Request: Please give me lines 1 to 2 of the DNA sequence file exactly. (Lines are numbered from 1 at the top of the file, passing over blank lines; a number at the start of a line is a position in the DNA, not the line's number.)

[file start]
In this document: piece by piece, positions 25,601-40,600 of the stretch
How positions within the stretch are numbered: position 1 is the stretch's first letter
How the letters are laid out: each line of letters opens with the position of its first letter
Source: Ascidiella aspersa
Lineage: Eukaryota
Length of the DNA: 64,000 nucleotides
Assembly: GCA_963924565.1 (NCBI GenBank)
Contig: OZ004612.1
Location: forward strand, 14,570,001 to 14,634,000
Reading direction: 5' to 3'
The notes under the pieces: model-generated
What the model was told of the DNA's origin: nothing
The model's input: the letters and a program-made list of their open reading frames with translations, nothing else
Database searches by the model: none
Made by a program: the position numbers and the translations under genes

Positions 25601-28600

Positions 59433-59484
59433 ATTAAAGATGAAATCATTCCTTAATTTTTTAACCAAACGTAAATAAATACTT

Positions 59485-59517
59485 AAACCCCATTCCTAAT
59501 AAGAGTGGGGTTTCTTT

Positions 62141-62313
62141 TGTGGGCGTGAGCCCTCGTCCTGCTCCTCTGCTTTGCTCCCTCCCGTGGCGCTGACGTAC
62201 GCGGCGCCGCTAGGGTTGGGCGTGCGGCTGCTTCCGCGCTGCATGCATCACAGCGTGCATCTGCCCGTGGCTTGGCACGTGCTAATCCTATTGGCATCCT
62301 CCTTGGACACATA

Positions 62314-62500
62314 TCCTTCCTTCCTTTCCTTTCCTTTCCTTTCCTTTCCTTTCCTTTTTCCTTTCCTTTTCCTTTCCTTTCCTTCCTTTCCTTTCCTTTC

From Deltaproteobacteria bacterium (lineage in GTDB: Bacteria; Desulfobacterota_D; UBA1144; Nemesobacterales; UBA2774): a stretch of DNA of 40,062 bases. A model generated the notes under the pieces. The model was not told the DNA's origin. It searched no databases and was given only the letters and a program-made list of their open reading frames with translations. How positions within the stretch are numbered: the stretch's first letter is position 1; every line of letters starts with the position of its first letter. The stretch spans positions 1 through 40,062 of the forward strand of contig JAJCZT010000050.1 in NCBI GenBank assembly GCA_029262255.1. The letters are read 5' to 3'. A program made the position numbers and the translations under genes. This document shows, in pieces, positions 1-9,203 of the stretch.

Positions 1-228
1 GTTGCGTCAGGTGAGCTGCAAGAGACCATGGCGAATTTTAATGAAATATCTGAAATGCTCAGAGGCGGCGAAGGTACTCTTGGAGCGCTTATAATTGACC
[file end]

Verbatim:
In this document: piece by piece, positions 25,601-40,600 of the stretch
How positions within the stretch are numbered: position 1 is the stretch's first letter